Amy Walton

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Pick Up Your Mat and Walk!

Amy Walton

Day 1 of 3: What’s Your Excuse?

Some time later, Jesus went up to Jerusalem for one of the Jewish festivals. Now there is in Jerusalem near the Sheep Gate a pool, which in Aramaic is called Bethesda and which is surrounded by five covered colonnades. Here a great number of disabled people used to lie—the blind, the lame, the paralyzed. One who was there had been an invalid for thirty-eight years. When Jesus saw him lying there and learned that he had been in this condition for a long time, he asked him, “Do you want to get well?”
“Sir,” the invalid replied, “I have no one to help me into the pool when the water is stirred. While I am trying to get in, someone else goes down ahead of me.”
-John 5:1-7 (NIV)

I love stretching and lying on my yoga mat. Whether I’m in final savasana after a series of poses or simply lying in silence, my mat becomes an island of comfort for me, one that I often don’t want to leave. I suppose you could call it a comfort zone, a space where I am completely at ease and from which I sometimes must force myself to leave in order to do my next task.

I’ve actually lain on many “mats” in my life. There was the mat of an eating disorder that saw my weight plummet to 83 skeletal pounds. That mat was really painful at times, but I remained on it largely as a control and perfection thing. For a while, I honestly didn’t know how to get off of it. There was also the mat of the aftermath of my adultery, a mat that left me feeling that I was no longer worthy of being a vessel for God’s love.

There’ve been other mats in my life on which I’ve sprawled my cozy self, especially out of fear and uncertainty—of insecurity, depression, jobs that no longer served me or I, them. I’ve probably had enough of these comfort zone mats to fill an entire yoga studio!

In today’s biblical text, we see a man lying by the healing pool of Bethesda. The gospel writer tells us the man had been an invalid for thirty-eight years—nearly four decades. We don’t know what his illness or disability was, nor do we know how long he’d stayed by that pool. John gives us only a bit of information about the man.

We do know that Jesus came along and asked the guy if he wanted to get well.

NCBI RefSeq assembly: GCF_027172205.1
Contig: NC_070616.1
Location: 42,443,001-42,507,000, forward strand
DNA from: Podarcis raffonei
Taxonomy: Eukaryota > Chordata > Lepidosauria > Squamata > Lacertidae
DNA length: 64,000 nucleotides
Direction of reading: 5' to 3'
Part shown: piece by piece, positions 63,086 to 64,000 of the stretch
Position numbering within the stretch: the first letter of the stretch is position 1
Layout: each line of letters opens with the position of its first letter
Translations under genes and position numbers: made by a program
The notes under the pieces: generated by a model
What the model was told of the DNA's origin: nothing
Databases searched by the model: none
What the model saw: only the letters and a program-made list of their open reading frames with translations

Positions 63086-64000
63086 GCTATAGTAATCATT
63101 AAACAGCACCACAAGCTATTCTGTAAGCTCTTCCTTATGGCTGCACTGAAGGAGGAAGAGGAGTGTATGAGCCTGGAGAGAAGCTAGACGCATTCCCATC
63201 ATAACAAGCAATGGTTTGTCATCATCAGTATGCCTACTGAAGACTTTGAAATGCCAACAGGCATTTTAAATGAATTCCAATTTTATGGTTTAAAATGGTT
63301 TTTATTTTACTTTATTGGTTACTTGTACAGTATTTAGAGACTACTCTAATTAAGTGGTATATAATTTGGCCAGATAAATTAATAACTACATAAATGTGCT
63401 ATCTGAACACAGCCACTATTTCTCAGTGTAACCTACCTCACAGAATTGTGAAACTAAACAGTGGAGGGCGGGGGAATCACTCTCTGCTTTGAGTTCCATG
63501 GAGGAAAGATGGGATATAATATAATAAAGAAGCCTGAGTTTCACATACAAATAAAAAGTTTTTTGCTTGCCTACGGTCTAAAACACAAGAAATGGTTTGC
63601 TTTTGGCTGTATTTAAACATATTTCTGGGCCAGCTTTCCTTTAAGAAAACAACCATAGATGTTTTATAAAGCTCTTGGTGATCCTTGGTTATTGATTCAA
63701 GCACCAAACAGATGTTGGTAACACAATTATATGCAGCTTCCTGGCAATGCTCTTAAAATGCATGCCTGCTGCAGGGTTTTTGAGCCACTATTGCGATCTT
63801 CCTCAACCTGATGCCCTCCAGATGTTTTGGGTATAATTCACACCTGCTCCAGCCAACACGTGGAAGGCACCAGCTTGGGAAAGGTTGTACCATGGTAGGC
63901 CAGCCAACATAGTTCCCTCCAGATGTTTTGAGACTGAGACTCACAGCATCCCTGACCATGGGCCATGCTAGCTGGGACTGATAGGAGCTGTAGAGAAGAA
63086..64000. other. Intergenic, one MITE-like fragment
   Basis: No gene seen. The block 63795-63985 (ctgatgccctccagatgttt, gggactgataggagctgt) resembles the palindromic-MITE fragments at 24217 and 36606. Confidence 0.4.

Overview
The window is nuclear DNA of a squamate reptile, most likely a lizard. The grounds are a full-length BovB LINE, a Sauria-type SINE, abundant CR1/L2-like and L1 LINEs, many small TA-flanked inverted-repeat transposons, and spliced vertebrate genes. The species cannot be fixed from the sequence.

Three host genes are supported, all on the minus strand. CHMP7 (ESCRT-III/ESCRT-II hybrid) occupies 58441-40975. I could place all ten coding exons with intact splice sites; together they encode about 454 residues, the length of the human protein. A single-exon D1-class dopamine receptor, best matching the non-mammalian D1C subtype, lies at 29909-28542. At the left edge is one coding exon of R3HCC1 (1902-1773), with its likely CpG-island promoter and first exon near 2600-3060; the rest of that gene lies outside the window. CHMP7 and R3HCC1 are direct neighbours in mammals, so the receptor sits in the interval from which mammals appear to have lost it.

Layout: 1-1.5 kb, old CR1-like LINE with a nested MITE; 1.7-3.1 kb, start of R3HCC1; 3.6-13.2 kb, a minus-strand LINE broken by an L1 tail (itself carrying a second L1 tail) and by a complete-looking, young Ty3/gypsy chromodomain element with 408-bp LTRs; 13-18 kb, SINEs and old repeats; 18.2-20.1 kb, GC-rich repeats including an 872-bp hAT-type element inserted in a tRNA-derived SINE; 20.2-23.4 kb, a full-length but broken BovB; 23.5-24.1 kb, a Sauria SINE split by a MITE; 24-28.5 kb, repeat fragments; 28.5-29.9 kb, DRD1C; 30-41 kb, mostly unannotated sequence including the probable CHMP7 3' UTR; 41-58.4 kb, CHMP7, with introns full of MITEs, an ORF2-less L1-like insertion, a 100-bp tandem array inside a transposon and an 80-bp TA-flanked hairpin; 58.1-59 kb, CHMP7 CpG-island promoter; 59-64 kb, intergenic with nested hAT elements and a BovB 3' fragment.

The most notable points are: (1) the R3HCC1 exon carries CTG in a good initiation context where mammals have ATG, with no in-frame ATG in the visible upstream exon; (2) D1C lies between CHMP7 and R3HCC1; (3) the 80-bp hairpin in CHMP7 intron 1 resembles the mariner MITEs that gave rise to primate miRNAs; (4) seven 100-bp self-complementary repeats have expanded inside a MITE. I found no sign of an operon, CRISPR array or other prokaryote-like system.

The man’s answer puzzles me.

He didn’t reply “Yes” or “No.” He gave Jesus an excuse, saying he had no one to help him and that every time he tried to enter the pool, someone went ahead of him.

Why didn’t he shout, “Yes! Yes, I want to be made well!”

I wonder… Did he ask anyone to help him? Did someone offer to help, and he declined, wanting to make the attempt on his own? Why did he stay on his mat?

I also wonder… Had the man become too comfortable, even in his suffering? Maybe the pain and angst and possible rejection he experienced had become too familiar. Perhaps he was afraid of how life might be if he were healed. There would certainly be no more excuses.

Many of us can relate.

We know there are people out there, in our towns and possibly in our neighborhood, who need a listening ear, a hug, a donation of clothes, compassion. Many are our friends and acquaintances. We know this, yet we continue to stay on our familiar mats and think about what we should do. Yes, we think; we don’t act.

There’s that job we’d like to have, but we haven’t applied because our self-doubt or fear or just plain comfort in our current job seeps in, keeping us on the mat of a career we don’t enjoy. We don’t seek support in updating our resume or making connections at the company for which we’d like to work. We know we need to move on, but we choose to stay comfy right where our miserable selves are.

We often sink into the mat of not owning who we truly are, as God made us. “What would people think if they knew the real me?” we might ask. Rather than risk judgment, we remain where we are, sinking deeper.

So, what’s your excuse? What do you know you should do or want to do? Where is God calling you to serve and to grow? Are you allowing the Spirit to lead you?

Don’t be like the invalid man. Thirty-eight years is a long time, and it’s time to stop the excuses!

On what “mats” are you currently lying? Make a list of them. Where are you a bit too cozy, making excuses for not moving forward or acting in faith? You know you need to get off. Identify those mats and share your thoughts with a trusted friend. It’s a first step in walking forward!

Finish reading this 3 day devotional in the app. Find it on the Featured shelf.